Jane B. Hart (now deceased)
Gene Nora Stumbough [Jessen]
Jerri Sloan [Truhill] (now deceased)
Rhea Hurrle [Woltman] (now deceased)
Sarah Gorelick [Ratley] (now deceased)
Bernice “B” Trimble Steadman (now deceased)
Jan Dietrich (now deceased)
Marion Dietrich (now deceased)
Jean Hixson (now deceased)

A few women took additional tests. Jerrie Cobb, Rhea Hurrle, and Wally Funk went to Oklahoma City for an isolation tank test and psychological evaluations. Because of other family and job commitments, not all of the women were asked to take these tests, however. Instead, the group prepared to gather in Pensacola, Florida at the Naval School of Aviation Medicine to undergo advanced aeromedical examinations using military equipment and jet aircraft. Two of the women quit their jobs in order to be able to attend. A few days before they were to report, however, the women received telegrams abruptly canceling the Pensacola testing. Without an official NASA request to run the tests, the Navy would not allow the use of their facilities for an unofficial project.

Jerrie Cobb immediately flew to Washington, D.C. to try to have the testing program resumed. She and Jane Hart wrote to President John Kennedy and visited Vice President Lyndon Johnson. Finally, on the 17th and 18th of July 1962, Representative Victor Anfuso (R) of New York convened public hearings before a special Subcommittee of the House Committee on Science and Astronautics. Significantly, the hearings investigated sex discrimination two full years before the 1964 Civil Rights Act made that illegal, making these hearings a marker of how ideas about women’s rights permeated political discourse even before they were enshrined in law. Cobb and Hart testified about the benefits of Lovelace’s private project. Jackie Cochran talked about her concerns that setting up a special program to train a woman astronaut could hurt the space program. NASA representatives George Low and Astronauts John Glenn and Scott Carpenter testified that the women could not qualify as astronaut candidates. NASA required all astronauts to be graduates of military jet test piloting programs and have engineering degrees. In 1962, no women could meet these requirements. Although the Subcommittee was sympathetic to the women’s arguments, no action resulted.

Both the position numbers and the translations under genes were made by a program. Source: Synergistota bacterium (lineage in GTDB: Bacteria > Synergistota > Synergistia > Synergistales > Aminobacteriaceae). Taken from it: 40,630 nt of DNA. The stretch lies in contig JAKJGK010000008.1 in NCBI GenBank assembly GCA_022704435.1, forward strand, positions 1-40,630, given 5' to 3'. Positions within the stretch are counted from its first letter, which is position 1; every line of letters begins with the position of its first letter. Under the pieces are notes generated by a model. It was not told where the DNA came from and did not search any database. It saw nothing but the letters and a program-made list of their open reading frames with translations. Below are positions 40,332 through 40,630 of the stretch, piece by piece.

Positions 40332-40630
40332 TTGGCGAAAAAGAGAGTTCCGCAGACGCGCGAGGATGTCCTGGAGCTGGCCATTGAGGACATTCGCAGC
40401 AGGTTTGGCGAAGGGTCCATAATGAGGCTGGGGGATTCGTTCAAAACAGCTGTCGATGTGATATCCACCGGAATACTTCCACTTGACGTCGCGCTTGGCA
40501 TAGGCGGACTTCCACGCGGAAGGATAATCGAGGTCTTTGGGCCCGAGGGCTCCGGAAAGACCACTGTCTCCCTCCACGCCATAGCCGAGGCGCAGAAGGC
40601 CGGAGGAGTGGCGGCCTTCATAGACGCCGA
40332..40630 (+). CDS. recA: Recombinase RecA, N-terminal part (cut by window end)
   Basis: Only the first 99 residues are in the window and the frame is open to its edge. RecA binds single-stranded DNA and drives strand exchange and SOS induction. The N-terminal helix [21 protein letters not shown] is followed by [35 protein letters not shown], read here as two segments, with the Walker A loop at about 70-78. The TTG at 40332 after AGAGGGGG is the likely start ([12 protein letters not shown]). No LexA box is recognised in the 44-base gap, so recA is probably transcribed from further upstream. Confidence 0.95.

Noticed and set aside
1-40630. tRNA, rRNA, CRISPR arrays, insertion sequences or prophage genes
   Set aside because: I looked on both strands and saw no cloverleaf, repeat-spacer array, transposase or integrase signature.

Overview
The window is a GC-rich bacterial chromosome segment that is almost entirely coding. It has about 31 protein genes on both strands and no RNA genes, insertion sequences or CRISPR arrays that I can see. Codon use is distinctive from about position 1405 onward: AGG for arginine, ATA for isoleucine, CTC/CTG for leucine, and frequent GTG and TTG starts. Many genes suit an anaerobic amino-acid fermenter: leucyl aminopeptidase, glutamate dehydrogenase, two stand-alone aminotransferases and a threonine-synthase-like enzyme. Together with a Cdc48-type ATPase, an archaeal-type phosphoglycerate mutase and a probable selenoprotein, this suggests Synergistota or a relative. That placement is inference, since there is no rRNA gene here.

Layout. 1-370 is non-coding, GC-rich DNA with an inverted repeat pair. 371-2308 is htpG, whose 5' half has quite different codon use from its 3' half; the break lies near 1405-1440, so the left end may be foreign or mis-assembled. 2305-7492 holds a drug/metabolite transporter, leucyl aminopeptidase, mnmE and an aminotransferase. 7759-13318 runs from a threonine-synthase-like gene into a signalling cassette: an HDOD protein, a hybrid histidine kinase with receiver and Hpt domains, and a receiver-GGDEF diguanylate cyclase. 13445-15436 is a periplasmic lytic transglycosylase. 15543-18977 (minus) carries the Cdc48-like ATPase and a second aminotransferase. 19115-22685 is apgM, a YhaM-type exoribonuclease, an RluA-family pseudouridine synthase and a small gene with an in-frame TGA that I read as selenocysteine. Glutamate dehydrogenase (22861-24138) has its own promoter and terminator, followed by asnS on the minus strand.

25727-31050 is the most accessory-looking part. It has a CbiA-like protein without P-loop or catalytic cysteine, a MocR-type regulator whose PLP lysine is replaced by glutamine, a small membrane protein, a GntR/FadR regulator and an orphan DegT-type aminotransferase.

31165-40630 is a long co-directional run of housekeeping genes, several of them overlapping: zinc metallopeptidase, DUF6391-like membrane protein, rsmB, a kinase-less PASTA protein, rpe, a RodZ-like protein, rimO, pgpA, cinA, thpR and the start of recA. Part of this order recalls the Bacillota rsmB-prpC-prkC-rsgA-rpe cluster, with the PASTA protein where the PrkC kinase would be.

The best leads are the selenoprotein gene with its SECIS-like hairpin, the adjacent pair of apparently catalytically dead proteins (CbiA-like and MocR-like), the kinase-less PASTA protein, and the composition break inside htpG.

Lovelace’s privately-funded women’s testing project received renewed media attention when Soviet cosmonaut Valentina Tereshkova became the first woman in space in 1963. In response, Clare Booth Luce published an article in Life magazine criticizing NASA and American decision makers. By including photographs of all thirteen Lovelace finalists, the names of all thirteen women became public for the first time. (Significant media coverage had already spotlighted some of the participants, however.)

Although both Cobb and Cochran made separate appeals for years afterward to restart a women’s astronaut testing project, the U.S. civil space agency did not select any female astronaut candidates until the 1978 class of Space Shuttle astronauts. Astronaut Sally Ride became the first American woman in space in 1983 on STS-7, and Eileen Collins was the first woman to pilot the Space Shuttle during STS-63 in 1995. Collins also became the first woman to command a Space Shuttle mission during STS-93 in 1999. In 2005, she commanded NASA’s return to flight mission, STS-114. At Collins’ invitation, eight of the eleven surviving Lovelace finalists attended her first launch and she has flown mementos for almost all of them. The women of Lovelace’s Woman in Space Program feel a special kinship with Collins, who in the 1990s finally fulfilled their thirty-year dream of seeing an American woman pilot astronaut.